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Art meets music in this digital festival

‘Art is Life: SoundFrames’, a three-day festival by MAP, in collaboration with the Berklee College of Music, celebrates music’s power to bring people together

The Berklee Indian Ensemble. Photo: courtesy: Museum of Art and Photography
The Berklee Indian Ensemble. Photo: courtesy: Museum of Art and Photography

At the Museum of Art and Photography (MAP), Bengaluru, the emphasis has always been to create interdisciplinary connections. One saw such intersections between food, art and history as part of its virtual exhibition, Stories on a Banana Leaf, held earlier this year. And now Art is Life: SoundFrames celebrates music and its power to bring people together. The three-day digital festival will feature 25 events such as concerts, performances, panel discussions, talks, workshops, and more. The musical showcase includes more than 65 artists from across the world such as Ambi and Bindu Subramaniam, Ricky Kej, Pandit Sanjeev Abhyankar and Vidya Shah.

This festival also marks MAP’s collaboration with the Berklee College of Music, which will allow viewers to witness never-before-seen concerts by the Berklee Indian Ensemble and Women of the World. The two have also worked together on Sounds of the City, a sonic public engagement in which composers and producers have created music inspired by sounds of cities such as Mumbai, Bengaluru, Kolkata and Delhi.

According to Kamini Sawhney, director, MAP Bengaluru, arts in India have always been interconnected, with many musicians being deeply influenced by the visual arts, and many photographers likening their work to structures in literature. “Music is universal in its appeal. We wanted to tap into this, and the opportunity that it offers to engage with a much wider audience,” she says. “Our research has shown that audiences in India feel that museums should offer more local and innovative content, and since our digital-first launch in the pandemic, we have seen a marked increase in engagement with programmes that bring relatable conversations.”

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Putting on the festival has been a sizable task, made possible by partners and the team at MAP, who collaborated remotely at studios spread across geographies. The team feels that the pandemic has brought with it surprising new ways in which people can stay connected despite the isolation. According to Sawhney, it has given the artists time at home, resulting in a lot of innovation. “Take, for instance, Sounds of the City, a unique initiative that looks at musical creativity in the electronic music context of our times. It is led by Berklee faculty member and composer Yoel Genin,” she elaborates.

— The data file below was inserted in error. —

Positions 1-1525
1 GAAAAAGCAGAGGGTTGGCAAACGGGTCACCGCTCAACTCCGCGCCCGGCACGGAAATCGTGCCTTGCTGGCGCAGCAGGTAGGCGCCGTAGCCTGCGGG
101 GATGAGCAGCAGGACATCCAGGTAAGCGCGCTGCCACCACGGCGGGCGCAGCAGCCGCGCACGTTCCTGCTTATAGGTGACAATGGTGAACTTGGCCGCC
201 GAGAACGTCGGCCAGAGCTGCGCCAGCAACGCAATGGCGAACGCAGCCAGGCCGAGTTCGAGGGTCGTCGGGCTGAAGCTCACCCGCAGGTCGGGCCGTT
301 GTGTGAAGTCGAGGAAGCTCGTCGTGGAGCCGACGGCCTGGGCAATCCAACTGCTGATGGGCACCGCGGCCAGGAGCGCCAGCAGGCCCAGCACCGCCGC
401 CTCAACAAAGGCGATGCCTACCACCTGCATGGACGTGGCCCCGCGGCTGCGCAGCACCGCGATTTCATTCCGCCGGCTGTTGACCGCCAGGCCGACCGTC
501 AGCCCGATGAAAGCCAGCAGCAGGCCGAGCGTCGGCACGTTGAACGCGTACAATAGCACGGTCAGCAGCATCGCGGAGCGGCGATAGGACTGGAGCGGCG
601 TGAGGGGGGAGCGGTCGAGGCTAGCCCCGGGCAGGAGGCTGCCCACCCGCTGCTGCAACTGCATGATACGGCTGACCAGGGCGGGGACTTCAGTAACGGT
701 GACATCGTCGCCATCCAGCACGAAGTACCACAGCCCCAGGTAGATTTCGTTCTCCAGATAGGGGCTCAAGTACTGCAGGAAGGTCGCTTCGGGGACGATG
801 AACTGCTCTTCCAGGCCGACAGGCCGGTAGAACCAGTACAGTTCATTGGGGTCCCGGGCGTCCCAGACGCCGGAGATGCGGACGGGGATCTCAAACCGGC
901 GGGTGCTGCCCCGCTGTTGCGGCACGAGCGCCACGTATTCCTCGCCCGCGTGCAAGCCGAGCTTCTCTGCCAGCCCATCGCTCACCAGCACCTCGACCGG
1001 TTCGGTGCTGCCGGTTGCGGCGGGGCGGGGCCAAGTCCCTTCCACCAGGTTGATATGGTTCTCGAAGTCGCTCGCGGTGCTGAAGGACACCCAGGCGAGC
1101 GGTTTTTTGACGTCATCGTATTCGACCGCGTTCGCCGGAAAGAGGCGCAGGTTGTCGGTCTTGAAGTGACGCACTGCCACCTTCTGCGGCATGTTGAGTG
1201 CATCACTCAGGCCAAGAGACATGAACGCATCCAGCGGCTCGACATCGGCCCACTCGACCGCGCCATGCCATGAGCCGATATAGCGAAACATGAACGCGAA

‘Drummer’ by Tyeb Mehta. Courtesy: Museum of Art and Photography
‘Drummer’ by Tyeb Mehta. Courtesy: Museum of Art and Photography

The project is informed by the fact that just like architecture, streets and food, sounds too shape our experience of cities. Genin invited producers from four Indian metros to capture sounds that best defined their cities and create music with it. Since this was an open call, it brought in new voices and perspectives. The aim has been to invite the viewer to question notions of art and life in the rapidly changing social dynamics and technology-driven urban spaces.

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Diversity is the central theme of the festival, with a range of genres—from folk and rap to Hindustani classic, and voices from marginalised communities—on showcase. A mix of major concerts and more intimate performances will premiere across the three days. The workshops are immersive sessions for people with a serious interest in music—be it song writing, music therapy and vocals. There are also a range of educational workshops which explore technological, historical and social-political aspects of creating music. Besides the Berklee College of Music, the Indian Music Experience (IME) museum is also a partner for these workshops.

Through such festivals, MAP seeks to expand on the scope of what a museum is supposed to do. “Through our programmes, we aim to take art to the heart of the community, to offer enriching cultural experiences which build connection and empathy. Our members include seasoned collectors and cultural connoisseurs as well as newcomers to art, across age groups,” elaborates Sawhney. “We want to reinvent the perception of museums as archaic. We don’t see visual arts in a silo and our programming has developed at the intersection of culture, technology and the communities around us, bringing together curators and collaborators from around India and the world to tell stories that inspire meaningful dialogue.”

Art is Life: SoundFrames will be held from 3 to 5 December 2021

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